scale soaring fun with film chris williams

The Clear film is added to the wing in discrete panels with a 20-25mm overlap.

What about the undercamber, you might be thinking…? I usually make the cap strips a bit wider over the more cambered areas at the root, making them around 6mm in width. I don’t use Balsaloc, as the film seems to adhere quite successfully. The trick is to iron the film down to the rib cap, following along with a finger wrapped in a handkerchief to press it down as the adhesive cools down.

That just leaves the odd bubble on the areas where the trim and the clear overlap. Pricking them out with judicious use of a pin and then ironing flat will improve matters here, and now you have it: a translucent wing of which any seagull would be proud.

STRESS-REDUCING TIPS

Getting the backing film off the mat clear is a son-of-a-female-dog affair. It took some time, but I finally realised that a short strip of masking tape applied to the underside of the film makes it much easier to pull the backing material off…

The film has a very annoying tendency to keep rolling into a cylinder: a long straight-edge laid on it whilst you mark out your panels will help to keep it in order.

Be VERY careful when marking out your panels to limit the use of the humble biro. I can tell you from experience that a biro mark on the clear film will show through the trim colour causing much in the way of angst & teeth-grinding. One way to avoid this is always to mark out on the backing film side, remembering, of course, that the piece will be a mirror image of the template!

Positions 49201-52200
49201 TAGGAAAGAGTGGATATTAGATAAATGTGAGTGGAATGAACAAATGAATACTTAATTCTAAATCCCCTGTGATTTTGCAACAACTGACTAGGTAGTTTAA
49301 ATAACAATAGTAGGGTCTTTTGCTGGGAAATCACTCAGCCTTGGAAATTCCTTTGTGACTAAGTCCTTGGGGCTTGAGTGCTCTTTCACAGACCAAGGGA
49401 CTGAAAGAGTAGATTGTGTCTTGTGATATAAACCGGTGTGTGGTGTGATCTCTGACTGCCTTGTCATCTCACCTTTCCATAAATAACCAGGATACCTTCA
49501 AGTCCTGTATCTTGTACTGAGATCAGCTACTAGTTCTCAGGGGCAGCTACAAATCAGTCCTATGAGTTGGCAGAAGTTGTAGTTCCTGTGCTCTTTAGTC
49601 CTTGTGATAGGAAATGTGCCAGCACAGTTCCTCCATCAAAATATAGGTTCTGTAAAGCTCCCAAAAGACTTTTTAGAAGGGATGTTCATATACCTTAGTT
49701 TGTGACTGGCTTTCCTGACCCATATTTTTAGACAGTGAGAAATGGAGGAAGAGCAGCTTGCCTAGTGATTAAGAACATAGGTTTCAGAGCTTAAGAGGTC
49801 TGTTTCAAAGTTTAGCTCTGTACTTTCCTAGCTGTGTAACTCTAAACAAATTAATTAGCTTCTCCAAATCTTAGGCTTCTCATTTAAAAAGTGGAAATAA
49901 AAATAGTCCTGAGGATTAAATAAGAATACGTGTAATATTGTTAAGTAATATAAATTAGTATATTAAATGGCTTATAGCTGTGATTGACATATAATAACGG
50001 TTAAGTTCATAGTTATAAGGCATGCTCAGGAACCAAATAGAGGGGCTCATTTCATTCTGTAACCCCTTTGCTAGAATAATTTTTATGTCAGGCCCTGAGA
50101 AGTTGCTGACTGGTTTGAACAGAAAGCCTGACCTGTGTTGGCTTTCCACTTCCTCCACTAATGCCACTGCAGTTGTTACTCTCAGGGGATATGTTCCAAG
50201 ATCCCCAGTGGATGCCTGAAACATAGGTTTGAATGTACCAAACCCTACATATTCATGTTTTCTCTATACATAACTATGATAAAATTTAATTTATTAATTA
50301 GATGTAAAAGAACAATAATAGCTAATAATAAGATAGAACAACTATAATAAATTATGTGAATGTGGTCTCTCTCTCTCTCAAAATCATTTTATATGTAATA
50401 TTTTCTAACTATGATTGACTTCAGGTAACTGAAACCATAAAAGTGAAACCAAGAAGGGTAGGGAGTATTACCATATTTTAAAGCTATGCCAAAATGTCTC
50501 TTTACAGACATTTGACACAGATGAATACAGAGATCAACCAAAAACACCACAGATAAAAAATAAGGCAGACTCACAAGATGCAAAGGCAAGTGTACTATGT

There it is, then, a way of highlighting all that hard work on the airframe, with eye-catching results. In the unlikely event that the manufacturer ever reads this piece, how nice would it be if all the colours were made available in the same matt finish…?

Note: Since the pandemic, HK film has been no longer available, but with the reintroduction of the HK UK warehouse, we hope for better things…

scale soaring fun with film chris williams

Now the wing is ready for the trim colours.

scale soaring fun with film chris williams

Card templates make it easier to cut out trim panels more quickly and accurately.

scale soaring fun with film chris williams

Once again the trim is added from the rear forward.

scale soaring fun with film chris williams

On the Rhonadler, an enormous template is needed for the red trim.

scale soaring fun with film chris williams

Wing panel covering now completed. At this angle, the translucence is not so obvious.

scale soaring fun with film chris williams

The Rhonadler filmed and painted.

scale soaring fun with film chris williams

1/4 Scale Habicht with HK film flying surfaces.

scale soaring fun with film chris williams

5th scale Petrel with HK film flying surfaces.